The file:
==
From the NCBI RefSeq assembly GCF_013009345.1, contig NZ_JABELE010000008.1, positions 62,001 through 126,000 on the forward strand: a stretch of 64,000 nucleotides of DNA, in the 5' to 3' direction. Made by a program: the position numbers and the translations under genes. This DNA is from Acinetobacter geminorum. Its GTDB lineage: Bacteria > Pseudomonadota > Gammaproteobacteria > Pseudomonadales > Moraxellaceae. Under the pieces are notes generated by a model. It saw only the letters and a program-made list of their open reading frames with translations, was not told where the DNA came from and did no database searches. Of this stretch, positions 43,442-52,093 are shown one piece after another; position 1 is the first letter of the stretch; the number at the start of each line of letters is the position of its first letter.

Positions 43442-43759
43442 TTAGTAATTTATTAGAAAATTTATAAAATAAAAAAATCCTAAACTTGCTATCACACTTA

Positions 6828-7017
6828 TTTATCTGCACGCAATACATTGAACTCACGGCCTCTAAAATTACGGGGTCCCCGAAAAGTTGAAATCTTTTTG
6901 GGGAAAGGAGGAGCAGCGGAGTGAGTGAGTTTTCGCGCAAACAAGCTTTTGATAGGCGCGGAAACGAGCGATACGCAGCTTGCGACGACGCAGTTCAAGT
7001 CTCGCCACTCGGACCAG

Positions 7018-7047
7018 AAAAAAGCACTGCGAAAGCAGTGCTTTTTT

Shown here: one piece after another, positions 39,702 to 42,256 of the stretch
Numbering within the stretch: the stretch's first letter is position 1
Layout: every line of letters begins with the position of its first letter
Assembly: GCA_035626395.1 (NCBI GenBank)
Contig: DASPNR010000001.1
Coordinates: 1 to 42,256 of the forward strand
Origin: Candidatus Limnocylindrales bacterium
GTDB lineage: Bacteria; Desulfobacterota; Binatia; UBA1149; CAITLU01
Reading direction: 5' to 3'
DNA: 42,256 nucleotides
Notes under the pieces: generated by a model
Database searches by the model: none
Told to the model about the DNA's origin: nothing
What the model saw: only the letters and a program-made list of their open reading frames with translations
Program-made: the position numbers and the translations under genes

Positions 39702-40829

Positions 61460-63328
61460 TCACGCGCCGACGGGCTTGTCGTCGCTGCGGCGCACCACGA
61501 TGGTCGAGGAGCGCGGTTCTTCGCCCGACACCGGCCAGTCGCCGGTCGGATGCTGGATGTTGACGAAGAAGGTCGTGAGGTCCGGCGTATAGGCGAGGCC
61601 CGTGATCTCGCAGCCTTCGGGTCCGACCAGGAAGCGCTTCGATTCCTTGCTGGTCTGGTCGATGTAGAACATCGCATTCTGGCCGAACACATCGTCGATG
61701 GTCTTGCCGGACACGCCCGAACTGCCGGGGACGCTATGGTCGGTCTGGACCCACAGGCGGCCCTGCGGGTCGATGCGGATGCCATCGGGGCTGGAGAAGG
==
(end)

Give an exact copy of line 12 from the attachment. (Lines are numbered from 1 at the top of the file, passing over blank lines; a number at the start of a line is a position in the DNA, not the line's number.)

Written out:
Layout: every line of letters begins with the position of its first letter